S Am 1,828 3,864 2159 1,197 708 1,883 2003 4,039
Mexico 1,772 803 228 105 313 78 493 1,076
U.S.LA 1,233 2,195 1545 1,449 1,436 1,075 2093 1,691
US 408 67 424 152 292 41 77 0
EMEA 742 202 14 3 163 507 952 3,177
Asia 60 136 12 1 1 153 84 192
11,865 9,867 8,342 7,821 8,452 5,373 8,111 12,358
Your reference to last quarter's earnings made me look back and remember that it was the positive outlook that prompted my decision to buy some. The price bumped up and then receded. "we have some nice momentum." I mean, who says that in an earnings release!
The macro economic feeling seems to be generally positive going forward, so hopefully this is enough that their worries haven't come to pass in the recent months.
Going into earnings with a positive outlook and trading below tangible book, holding makes sense for me. Whichever way the pps goes after earnings, it may present a reason to buy more.
"ALCS has been turning up on my screens for at least 15 years."
This time is different. ;)
I'm interested to see if a truly out of favor company can make it work. They have a significant proportion of new people and some pressure on the board of dir. I'm willing to give them some time.
That's what happened with me regarding IRDM. I sold because I didn't feel I could make a judgment about what their property/plant/equipment might actually be worth. If I was wrong, then I had paid too much.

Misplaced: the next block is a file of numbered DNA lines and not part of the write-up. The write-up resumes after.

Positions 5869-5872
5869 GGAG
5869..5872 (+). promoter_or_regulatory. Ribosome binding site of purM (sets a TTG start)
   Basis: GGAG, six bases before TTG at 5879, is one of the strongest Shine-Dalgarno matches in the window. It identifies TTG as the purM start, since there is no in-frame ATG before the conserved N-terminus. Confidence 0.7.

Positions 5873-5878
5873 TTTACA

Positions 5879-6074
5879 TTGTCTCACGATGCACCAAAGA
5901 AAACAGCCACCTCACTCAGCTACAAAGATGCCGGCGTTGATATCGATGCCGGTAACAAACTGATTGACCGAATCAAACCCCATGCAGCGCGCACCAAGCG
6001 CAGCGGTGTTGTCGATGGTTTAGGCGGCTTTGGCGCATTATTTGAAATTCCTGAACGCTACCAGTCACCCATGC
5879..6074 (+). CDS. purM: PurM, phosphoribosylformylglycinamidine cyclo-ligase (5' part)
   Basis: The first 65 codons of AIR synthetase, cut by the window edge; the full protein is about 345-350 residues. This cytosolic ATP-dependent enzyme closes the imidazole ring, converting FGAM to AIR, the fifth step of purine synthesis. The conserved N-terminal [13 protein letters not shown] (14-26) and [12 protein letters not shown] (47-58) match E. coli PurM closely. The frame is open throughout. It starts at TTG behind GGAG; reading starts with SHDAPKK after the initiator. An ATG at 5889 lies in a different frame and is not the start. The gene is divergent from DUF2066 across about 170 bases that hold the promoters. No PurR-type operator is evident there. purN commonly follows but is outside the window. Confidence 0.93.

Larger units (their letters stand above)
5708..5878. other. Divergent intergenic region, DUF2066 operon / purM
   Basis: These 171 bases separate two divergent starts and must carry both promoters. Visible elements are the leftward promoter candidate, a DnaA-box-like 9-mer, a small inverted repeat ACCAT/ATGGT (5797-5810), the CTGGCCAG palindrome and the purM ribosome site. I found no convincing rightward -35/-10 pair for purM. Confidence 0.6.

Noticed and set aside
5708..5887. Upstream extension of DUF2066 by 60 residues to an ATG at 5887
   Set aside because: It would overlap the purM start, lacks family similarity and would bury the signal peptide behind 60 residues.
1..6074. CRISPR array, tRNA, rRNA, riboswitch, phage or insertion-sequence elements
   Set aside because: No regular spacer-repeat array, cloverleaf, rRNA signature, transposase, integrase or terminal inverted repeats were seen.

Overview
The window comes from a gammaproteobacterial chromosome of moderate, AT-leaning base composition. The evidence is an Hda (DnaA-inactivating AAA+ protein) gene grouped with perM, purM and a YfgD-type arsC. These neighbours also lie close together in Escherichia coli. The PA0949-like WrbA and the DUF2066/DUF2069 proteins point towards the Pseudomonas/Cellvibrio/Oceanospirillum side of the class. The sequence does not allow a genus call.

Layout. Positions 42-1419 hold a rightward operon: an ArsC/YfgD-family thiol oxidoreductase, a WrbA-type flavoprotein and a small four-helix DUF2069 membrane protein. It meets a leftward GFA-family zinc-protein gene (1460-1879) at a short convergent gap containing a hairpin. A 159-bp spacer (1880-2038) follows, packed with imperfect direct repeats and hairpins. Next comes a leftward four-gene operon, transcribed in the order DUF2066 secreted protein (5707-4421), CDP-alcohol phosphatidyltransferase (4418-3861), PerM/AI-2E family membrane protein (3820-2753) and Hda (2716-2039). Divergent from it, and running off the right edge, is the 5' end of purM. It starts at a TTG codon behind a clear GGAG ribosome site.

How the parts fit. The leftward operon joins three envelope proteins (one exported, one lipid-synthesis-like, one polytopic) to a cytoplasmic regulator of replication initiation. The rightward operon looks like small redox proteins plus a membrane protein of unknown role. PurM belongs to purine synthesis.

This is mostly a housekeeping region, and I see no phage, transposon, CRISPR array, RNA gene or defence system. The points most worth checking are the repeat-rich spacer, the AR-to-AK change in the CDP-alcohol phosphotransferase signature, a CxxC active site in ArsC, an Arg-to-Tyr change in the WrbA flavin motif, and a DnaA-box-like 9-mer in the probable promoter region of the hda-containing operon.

I think that IFON may still be a pip-squeak. My feeling, though, is that this is okay.
I read that the world handset market will be $340 billion in a couple years. If IFON can capture 0.01% of this market it would be about a 10x increase to revenues.
We can start the cheer: "we want a tenth of one percent market share! we want a tenth of one percent market share!"
I'll offer a few I think are cheap for discussion and public ridicule:
NSYS - a small EMS. The major shareholder recently died so his heirs hold a majority of shares. It's trading below book and will release earnings tomorrow. It's been sliding down toward the 200 ma lately. I bought some in November, sold on a spike, and repurchased from about $5.80 to $5, so I feel okay about holding.
SKYW - you may find its illiquid assets, airplanes, to be the fatal flaw. I bought it because it makes money and its cash and short term assets per share relative to pps is good.
ALCS - I think this is worth watching as a turn-around. It's a low-quality retail outfit of the kind I personally try to avoid in my daily life. They had a substantial loss on a headquarters move last quarter and may lose money again in the upcoming quarter. With their move, they've hired mostly new people so I'm interested to see if business improves with better people. It's trading at a substantial discount to balance sheet assets.
You can't count from the previous filing date. Well, you can if you want, but you'd be most likely wrong.
The requirements for SEC filings are based on the end of the quarter, in this case it's also the fiscal year, and related to the size of the company.
Infosonics, a 'non-accelerated filer', has 90 days from the end of its fiscal year to file the 10-K. This date is March 31, 2014.
Last year they filed a week ahead. In 2012 it was 2 weeks ahead, March 16. Prior to that they typically filed at the deadline.